Please use this identifier to cite or link to this item: http://hdl.handle.net/10553/43069
Title: Severe hypoxia induces chemo-resistance in clinical cervical tumors through MVP over-expression
Authors: Lara, Pedro C.
Lloret, Marta
Clavo, Bernardino 
Apolinario, Rosa M. 
Henríquez-Hernández, Luis 
Bordón, Elisa 
Fontes, Fausto
Rey, Agustín
UNESCO Clasification: 320713 Oncología
320111 Radiología
Keywords: Tumor hypoxia
MVP
Major Vault Protein
Issue Date: 2009
Journal: Radiation Oncology
Abstract: Oxygen molecule modulates tumour response to radiotherapy. Higher radiation doses are required under hypoxic conditions to induce cell death. Hypoxia may inhibit the non-homologous end-joining DNA repair through down regulating Ku70/80 expression. Hypoxia induces drug resistance in clinical tumours, although the mechanism is not clearly elucidated. Vaults are ribonucleoprotein particles with a hollow barrel-like structure composed of three proteins: major vault protein (MVP), vault poly(ADP-ribose) polymerase, and telomerase associated protein-1 and small untranslated RNA. Over-expression of MVP has been associated with chemotherapy resistance. Also, it has been related to poor outcome in patients treated with radiotherapy alone. The aim of the present study was to assess the relation of Major Vault Protein expression and tumor hypoxia in clinical cervical tumors. MVP, p53 and angiogenesis, together with tumor oxygenation, were determined in forty-three consecutive patients suffering from localized cervix carcinoma. High MVP expression was related to severe hypoxia compared to low MVP expressing tumors (p = 0.022). Tumors over-expressing MVP also showed increased angiogenesis (p = 0.003). Besides it, in this study we show for the first time that severe tumor hypoxia is associated with high MVP expression in clinical cervical tumors. Up-regulation of MVP by hypoxia is of critical relevance as chemotherapy is currently a standard treatment for those patients. From our results it could be suggested that hypoxia not only induces increased genetic instability, oncogenic properties and metastatization, but through the correlation observed with MVP expression, another pathway of chemo and radiation resistance could be developed. © 2009 Lara et al; licensee BioMed Central Ltd.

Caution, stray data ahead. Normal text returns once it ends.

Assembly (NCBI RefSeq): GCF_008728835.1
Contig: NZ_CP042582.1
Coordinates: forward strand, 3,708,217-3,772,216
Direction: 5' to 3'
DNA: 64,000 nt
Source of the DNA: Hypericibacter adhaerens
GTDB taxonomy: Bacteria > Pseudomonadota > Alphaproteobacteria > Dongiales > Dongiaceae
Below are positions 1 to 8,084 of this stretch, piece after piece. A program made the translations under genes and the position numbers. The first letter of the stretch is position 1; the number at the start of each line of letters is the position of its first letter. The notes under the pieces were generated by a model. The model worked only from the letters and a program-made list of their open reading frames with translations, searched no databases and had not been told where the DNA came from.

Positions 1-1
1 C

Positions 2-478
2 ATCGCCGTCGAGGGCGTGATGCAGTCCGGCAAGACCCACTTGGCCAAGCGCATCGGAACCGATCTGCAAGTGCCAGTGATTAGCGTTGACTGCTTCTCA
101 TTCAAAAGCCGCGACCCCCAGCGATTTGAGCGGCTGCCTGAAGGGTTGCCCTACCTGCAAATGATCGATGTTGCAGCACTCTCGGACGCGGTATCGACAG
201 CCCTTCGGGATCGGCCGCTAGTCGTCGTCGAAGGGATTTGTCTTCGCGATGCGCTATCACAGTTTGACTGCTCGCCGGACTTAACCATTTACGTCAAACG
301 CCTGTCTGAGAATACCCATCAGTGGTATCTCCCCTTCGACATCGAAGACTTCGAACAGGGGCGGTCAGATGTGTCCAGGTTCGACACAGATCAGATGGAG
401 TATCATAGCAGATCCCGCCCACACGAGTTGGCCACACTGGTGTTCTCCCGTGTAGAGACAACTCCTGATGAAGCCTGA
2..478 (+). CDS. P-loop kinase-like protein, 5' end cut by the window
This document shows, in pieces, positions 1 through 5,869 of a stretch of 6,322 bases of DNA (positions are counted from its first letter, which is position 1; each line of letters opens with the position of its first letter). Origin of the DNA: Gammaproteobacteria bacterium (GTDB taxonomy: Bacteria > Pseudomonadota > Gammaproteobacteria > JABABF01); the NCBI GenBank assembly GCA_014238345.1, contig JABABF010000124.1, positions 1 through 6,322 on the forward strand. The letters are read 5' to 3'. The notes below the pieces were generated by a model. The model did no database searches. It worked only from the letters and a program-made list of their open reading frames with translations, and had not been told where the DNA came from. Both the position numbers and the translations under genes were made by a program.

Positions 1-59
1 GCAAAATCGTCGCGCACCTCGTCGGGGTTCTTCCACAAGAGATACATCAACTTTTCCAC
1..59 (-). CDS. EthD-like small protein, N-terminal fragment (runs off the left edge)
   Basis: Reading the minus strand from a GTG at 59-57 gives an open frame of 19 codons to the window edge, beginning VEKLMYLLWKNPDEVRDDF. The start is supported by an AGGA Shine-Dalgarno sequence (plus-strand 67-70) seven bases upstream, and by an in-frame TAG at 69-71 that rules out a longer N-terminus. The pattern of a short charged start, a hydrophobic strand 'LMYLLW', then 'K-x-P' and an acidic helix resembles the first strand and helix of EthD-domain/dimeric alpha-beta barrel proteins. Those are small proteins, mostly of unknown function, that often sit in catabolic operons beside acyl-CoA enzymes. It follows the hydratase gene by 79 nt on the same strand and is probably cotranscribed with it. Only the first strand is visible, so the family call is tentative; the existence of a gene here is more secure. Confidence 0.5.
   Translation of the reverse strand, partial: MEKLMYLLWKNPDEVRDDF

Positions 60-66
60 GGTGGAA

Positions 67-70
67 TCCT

URI: http://hdl.handle.net/10553/43069
DOI: 10.1186/1748-717X-4-29
Source: Radiation Oncology,v. 4 (29)
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